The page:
“March 11–17. Matthew 10–12; Mark 2; Luke 7; 11: ‘These Twelve Jesus Sent Forth’” Come, Follow Me—For Sunday School: New Testament 2019 (2019)
“March 11–17. Matthew 10–12; Mark 2; Luke 7; 11,” Come, Follow Me—For Sunday School: 2019
Record Your Impressions
Invite a few class members to come prepared to share any questions they had about Matthew 11:28–30. (For some examples of questions, see this week’s outline in Come, Follow Me—For Individuals and Families.) What answers did they find?
The Savior’s commission to His Apostles can help us in our individual responsibilities. Class members may have had insights into this topic through their personal study; for example, there is an activity on this topic in Come, Follow Me—For Individuals and Families. Invite them to share what they learned or work in small groups to complete the activity in class. Invite class members to share experiences when they felt the Savior’s power as they fulfilled their callings.
Another way for class members to review Matthew 10 is to search this chapter for something the Savior asked the Apostles to do and draw a picture representing that thing. They could share their drawings and what they learned about the commission of the Twelve Apostles.
How can studying the commission Christ gave to His Apostles in Matthew 10 help your class members understand the role of modern prophets and apostles? It might be helpful to compare the Savior’s commission to the Twelve to the commission given to the first Quorum of the Twelve Apostles in this dispensation, found in “Additional Resources.” How have class members been influenced by the ministry of the living Apostles? Bear your testimony of the divine calling of the living prophets and apostles, and invite class members to bear theirs.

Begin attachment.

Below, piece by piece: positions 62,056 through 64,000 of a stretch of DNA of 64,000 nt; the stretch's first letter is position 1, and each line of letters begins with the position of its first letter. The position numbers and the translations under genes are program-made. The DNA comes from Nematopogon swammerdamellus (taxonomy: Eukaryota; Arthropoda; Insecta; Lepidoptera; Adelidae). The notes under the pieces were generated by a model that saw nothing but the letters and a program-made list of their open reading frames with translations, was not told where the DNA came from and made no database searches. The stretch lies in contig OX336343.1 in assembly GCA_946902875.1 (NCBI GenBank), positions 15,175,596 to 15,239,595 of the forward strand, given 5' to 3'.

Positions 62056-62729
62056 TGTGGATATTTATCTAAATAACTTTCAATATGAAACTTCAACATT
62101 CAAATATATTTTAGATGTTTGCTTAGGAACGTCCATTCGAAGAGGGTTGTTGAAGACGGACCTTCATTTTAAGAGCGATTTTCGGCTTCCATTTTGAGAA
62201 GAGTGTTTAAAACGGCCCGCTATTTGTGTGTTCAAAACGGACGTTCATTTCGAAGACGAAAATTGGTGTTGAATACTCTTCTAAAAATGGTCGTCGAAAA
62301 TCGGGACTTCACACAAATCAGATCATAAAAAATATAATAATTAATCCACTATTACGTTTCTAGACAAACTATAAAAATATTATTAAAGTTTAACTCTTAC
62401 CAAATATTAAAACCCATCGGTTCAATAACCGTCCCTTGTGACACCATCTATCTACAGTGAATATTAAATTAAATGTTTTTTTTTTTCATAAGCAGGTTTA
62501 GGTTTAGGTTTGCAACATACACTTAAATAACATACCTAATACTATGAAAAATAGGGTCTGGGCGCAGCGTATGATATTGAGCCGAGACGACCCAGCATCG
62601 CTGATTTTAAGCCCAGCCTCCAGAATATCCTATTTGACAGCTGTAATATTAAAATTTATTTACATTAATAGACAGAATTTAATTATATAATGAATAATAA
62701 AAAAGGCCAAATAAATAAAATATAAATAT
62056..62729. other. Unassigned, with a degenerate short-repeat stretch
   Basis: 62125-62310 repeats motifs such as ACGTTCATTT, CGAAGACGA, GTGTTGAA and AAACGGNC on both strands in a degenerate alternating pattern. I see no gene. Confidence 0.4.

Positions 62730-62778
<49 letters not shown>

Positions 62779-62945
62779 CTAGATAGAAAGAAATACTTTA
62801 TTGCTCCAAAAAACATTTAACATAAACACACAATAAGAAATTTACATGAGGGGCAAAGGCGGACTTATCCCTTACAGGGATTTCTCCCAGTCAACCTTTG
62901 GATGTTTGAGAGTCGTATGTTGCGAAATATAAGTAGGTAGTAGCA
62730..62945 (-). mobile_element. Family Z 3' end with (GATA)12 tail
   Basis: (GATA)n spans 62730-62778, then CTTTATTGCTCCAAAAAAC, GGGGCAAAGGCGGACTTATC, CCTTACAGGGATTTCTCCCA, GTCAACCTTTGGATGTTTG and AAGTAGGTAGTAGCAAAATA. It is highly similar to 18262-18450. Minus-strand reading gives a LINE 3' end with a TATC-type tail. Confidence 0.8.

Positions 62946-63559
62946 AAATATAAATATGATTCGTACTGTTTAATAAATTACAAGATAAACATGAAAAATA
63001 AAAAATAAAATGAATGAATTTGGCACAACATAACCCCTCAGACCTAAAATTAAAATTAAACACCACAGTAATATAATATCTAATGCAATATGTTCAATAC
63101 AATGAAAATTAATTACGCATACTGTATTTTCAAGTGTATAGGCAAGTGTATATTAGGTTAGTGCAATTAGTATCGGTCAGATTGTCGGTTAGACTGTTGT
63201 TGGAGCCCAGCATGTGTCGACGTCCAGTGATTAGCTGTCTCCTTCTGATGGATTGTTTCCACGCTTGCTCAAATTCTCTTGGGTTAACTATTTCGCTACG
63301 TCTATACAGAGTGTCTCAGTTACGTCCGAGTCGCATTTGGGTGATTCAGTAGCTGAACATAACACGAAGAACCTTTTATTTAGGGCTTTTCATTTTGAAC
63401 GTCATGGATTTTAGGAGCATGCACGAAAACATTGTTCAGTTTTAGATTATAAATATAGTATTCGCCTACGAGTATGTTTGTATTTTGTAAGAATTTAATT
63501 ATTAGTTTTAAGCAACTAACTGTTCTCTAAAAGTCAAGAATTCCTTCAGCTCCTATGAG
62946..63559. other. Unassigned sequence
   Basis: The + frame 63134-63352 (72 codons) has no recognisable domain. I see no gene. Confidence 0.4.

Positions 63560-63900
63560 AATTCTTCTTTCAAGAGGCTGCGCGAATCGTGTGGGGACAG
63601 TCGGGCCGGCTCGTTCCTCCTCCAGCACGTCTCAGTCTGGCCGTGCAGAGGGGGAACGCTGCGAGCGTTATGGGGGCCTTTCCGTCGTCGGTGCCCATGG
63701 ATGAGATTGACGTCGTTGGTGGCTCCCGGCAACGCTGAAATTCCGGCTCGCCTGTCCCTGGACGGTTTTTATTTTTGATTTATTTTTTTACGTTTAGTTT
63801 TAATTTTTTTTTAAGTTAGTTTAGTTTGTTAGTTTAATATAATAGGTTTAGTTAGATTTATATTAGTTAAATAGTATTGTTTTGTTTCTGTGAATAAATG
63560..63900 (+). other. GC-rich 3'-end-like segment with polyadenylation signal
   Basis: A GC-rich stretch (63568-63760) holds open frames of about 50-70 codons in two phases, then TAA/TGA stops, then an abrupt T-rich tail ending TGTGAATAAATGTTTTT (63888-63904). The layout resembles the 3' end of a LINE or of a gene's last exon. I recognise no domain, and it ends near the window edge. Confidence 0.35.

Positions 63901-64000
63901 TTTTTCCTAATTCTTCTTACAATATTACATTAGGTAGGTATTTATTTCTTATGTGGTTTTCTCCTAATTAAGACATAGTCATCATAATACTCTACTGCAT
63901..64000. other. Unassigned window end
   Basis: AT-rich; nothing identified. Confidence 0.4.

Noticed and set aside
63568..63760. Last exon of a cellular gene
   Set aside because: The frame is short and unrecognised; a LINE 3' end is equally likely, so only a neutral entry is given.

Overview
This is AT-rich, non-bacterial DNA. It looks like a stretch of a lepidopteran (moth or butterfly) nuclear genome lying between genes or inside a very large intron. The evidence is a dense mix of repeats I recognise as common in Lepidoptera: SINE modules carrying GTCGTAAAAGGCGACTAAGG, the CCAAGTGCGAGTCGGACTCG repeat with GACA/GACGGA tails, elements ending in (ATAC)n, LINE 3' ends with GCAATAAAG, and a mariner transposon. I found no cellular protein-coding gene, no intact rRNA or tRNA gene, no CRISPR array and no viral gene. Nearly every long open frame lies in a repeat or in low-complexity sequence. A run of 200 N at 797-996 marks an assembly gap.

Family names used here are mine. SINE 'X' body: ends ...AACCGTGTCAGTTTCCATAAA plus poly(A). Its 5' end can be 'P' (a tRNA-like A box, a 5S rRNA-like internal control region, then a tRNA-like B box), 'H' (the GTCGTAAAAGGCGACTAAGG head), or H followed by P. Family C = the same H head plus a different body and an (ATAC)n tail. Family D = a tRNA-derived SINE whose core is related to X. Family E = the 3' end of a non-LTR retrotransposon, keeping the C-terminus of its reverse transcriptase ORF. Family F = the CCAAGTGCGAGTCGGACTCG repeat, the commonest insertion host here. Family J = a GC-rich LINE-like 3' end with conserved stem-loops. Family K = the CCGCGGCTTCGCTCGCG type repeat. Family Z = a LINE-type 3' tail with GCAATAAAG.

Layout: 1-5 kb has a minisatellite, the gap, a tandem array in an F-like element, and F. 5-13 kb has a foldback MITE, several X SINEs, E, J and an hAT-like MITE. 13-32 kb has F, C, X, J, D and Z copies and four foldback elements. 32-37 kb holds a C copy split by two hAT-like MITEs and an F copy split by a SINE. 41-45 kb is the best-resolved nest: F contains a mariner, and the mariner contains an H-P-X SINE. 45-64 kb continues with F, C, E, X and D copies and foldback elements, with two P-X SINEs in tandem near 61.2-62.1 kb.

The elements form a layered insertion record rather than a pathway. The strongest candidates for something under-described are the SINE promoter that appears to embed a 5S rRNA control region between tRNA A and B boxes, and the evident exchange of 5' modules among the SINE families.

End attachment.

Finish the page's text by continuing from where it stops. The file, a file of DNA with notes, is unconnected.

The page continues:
To illustrate the fact that every priesthood holder can trace his authority back to the moment when Jesus ordained His Apostles, invite a priesthood holder to share his line of authority.
People sometimes feel nervous when teaching or talking with others about the gospel. But the Lord promised the disciples that He would help them know what to say. What do we need to do to receive the Lord’s promised help for ourselves? Invite class members to read Matthew 10:19–20; Doctrine and Covenants 84:85; and Doctrine and Covenants 100:5–8 to find the answers to this question. When has the Holy Ghost helped you know what to say? You might share your experiences and invite class members to share their own.
To help keep the Sabbath day holy, the Pharisees had implemented strict rules and man-made traditions, which eventually clouded their understanding of the true purpose of the Sabbath. Would those you teach benefit from a discussion of why the Lord gave us the Sabbath day? You might invite class members to review the accounts in Matthew 12:1–13 and Mark 2:23–28 and share what the Savior taught about the Sabbath day (see also Joseph Smith Translation, Mark 2:26–27 [in the Bible appendix]). What additional insights about the Sabbath do we gain from Exodus 31:16–17; Isaiah 58:13–14; and Doctrine and Covenants 59:9–13? What traditions or rules might distract us from the real purpose of the Sabbath?